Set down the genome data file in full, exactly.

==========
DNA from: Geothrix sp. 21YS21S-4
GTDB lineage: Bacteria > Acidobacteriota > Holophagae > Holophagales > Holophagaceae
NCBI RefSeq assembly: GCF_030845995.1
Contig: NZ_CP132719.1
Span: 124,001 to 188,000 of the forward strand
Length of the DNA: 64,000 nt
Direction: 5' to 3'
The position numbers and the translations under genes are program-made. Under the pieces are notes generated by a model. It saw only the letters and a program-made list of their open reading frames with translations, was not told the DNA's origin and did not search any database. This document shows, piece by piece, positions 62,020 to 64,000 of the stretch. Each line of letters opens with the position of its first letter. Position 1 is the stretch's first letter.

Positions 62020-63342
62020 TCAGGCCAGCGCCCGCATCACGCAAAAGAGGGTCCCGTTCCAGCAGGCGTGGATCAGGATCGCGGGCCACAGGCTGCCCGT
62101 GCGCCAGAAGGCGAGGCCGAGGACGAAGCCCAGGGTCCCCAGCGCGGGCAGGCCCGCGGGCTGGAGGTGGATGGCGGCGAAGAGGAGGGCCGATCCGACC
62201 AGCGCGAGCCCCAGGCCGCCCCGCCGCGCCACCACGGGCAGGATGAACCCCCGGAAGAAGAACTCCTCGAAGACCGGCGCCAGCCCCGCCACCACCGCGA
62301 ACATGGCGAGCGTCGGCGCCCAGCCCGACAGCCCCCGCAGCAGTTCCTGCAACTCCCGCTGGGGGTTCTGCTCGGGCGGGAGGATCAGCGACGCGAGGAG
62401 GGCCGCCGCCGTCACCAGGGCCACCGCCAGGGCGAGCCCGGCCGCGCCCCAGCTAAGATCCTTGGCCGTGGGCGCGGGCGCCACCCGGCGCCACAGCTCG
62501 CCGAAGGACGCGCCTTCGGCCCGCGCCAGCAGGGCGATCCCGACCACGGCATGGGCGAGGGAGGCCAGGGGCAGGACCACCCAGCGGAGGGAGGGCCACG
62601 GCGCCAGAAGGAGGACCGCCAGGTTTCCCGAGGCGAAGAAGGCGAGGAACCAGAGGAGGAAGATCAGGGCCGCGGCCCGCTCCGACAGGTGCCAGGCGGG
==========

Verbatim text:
DNA from: Geothrix sp. 21YS21S-4
GTDB lineage: Bacteria > Acidobacteriota > Holophagae > Holophagales > Holophagaceae
NCBI RefSeq assembly: GCF_030845995.1
Contig: NZ_CP132719.1
Span: 124,001 to 188,000 of the forward strand
Length of the DNA: 64,000 nt
Direction: 5' to 3'
The position numbers and the translations under genes are program-made. Under the pieces are notes generated by a model. It saw only the letters and a program-made list of their open reading frames with translations, was not told the DNA's origin and did not search any database. This document shows, piece by piece, positions 62,020 to 64,000 of the stretch. Each line of letters opens with the position of its first letter. Position 1 is the stretch's first letter.

Positions 62020-63342
62020 TCAGGCCAGCGCCCGCATCACGCAAAAGAGGGTCCCGTTCCAGCAGGCGTGGATCAGGATCGCGGGCCACAGGCTGCCCGT
62101 GCGCCAGAAGGCGAGGCCGAGGACGAAGCCCAGGGTCCCCAGCGCGGGCAGGCCCGCGGGCTGGAGGTGGATGGCGGCGAAGAGGAGGGCCGATCCGACC
62201 AGCGCGAGCCCCAGGCCGCCCCGCCGCGCCACCACGGGCAGGATGAACCCCCGGAAGAAGAACTCCTCGAAGACCGGCGCCAGCCCCGCCACCACCGCGA
62301 ACATGGCGAGCGTCGGCGCCCAGCCCGACAGCCCCCGCAGCAGTTCCTGCAACTCCCGCTGGGGGTTCTGCTCGGGCGGGAGGATCAGCGACGCGAGGAG
62401 GGCCGCCGCCGTCACCAGGGCCACCGCCAGGGCGAGCCCGGCCGCGCCCCAGCTAAGATCCTTGGCCGTGGGCGCGGGCGCCACCCGGCGCCACAGCTCG
62501 CCGAAGGACGCGCCTTCGGCCCGCGCCAGCAGGGCGATCCCGACCACGGCATGGGCGAGGGAGGCCAGGGGCAGGACCACCCAGCGGAGGGAGGGCCACG
62601 GCGCCAGAAGGAGGACCGCCAGGTTTCCCGAGGCGAAGAAGGCGAGGAACCAGAGGAGGAAGATCAGGGCCGCGGCCCGCTCCGACAGGTGCCAGGCGGG